Curriculum design is often a challenge. It is particularly so when the subject is sustainability, which is an aspirational but contested concept, draws on a range of disciplinary insights and is relatively new to university curricula. There is no single “right way”, or even agreement across the disciplines that inform the collective enterprise about general approaches to sustainability curricula. The likely content is ill‐defined and spans departmental units and budget areas in most traditional universities. Like other societal and institutional attempts at realising sustainability, curriculum design for sustainability is beset by difficulty, yet an essential intellectual activity. This paper aims to focus on these issues.
The paper compares actual curriculum development processes for “sustainability” in two very different Australian universities, as studied using participant observation and qualitative interviews.
The paper draws out some of the common challenges of interdisciplinary curriculum design for sustainability, and identifies four principles transferrable to other institutional adaptation settings. It argues that curriculum design is an opportunity to develop collegiality, and further advance the problem area under discussion.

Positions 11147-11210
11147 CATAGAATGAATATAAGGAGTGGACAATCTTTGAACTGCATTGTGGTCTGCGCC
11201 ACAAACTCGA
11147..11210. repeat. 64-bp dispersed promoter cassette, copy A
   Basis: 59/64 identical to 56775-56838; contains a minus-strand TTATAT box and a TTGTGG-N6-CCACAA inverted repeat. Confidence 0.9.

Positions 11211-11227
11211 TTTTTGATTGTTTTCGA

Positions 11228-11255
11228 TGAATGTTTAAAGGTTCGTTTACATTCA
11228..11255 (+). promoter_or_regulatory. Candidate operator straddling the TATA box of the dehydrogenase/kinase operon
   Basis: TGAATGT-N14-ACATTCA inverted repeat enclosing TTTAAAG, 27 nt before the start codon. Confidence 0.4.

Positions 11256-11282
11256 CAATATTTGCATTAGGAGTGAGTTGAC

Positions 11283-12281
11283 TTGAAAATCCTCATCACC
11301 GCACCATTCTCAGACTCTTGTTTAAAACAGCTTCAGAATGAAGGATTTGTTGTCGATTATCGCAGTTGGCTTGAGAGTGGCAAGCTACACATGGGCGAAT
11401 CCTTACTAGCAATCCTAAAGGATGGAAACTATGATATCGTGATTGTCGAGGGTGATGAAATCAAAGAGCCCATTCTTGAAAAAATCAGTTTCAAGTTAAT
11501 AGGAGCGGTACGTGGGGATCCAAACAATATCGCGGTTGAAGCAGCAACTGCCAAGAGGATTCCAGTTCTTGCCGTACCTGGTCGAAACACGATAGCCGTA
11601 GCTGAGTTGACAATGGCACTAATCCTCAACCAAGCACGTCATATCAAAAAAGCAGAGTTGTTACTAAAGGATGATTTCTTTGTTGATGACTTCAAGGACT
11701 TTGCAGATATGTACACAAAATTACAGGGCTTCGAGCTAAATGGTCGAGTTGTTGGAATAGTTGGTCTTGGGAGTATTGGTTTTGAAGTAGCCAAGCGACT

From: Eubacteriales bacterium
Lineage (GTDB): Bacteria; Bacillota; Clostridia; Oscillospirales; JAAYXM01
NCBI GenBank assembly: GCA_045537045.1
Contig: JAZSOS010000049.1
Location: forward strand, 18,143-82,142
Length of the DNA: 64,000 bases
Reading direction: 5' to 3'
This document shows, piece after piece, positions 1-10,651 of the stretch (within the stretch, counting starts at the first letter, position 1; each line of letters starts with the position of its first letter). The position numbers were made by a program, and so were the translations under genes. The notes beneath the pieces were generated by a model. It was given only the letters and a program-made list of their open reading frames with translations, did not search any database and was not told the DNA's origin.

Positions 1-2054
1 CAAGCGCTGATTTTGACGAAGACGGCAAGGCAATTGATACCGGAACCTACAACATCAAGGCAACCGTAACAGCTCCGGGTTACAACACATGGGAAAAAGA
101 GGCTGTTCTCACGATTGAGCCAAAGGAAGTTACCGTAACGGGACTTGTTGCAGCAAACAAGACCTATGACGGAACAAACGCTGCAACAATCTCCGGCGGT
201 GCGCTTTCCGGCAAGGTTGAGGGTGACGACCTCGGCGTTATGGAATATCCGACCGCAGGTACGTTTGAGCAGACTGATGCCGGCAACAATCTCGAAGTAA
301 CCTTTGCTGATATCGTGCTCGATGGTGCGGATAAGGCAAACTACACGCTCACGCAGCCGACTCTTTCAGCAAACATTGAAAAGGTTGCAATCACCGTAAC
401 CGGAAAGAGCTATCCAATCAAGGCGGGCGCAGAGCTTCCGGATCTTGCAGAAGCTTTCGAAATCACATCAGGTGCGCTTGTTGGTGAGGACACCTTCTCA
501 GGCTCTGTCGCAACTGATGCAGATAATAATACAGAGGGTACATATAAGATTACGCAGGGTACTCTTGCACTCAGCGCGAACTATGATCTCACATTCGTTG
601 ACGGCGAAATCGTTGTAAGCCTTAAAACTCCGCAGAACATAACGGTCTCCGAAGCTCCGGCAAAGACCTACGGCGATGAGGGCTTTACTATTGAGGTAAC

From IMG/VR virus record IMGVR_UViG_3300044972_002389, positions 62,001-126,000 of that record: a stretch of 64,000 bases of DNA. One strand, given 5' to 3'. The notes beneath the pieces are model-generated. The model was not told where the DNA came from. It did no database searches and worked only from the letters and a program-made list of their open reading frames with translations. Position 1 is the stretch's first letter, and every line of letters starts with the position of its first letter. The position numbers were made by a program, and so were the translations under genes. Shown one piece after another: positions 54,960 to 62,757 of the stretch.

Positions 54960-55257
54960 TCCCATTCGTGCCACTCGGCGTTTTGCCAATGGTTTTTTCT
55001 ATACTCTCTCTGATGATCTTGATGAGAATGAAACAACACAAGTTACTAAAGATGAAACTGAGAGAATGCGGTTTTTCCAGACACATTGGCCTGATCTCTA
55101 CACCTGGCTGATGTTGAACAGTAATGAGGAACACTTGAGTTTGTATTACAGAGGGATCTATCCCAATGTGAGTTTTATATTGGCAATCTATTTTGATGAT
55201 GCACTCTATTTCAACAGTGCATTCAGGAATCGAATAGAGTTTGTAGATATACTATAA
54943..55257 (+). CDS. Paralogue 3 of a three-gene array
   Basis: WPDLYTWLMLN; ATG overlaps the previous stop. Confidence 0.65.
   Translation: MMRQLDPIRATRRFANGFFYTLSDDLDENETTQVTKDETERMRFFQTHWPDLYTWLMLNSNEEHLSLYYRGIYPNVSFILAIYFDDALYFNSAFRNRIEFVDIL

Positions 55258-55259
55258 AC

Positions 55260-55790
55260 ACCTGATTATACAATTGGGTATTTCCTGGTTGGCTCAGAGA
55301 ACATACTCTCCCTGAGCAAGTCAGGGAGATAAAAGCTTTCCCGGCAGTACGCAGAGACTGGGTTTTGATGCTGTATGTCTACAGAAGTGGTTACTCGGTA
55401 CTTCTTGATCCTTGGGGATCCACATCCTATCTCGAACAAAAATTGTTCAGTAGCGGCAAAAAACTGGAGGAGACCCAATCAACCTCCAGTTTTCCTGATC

Case study research is often difficult to generalise to other settings. The opportunity to observe two sustainability curriculum design processes, operating in parallel, provides transferrable insights.
Sherren, K., Robin, L., Kanowski, P. and Dovers, S. (2010), "Escaping the disciplinary straitjacket: Curriculum design as university adaptation to sustainability", Journal of Global Responsibility, Vol. 1 No. 2, pp. 260-278. https://doi.org/10.1108/20412561011079399
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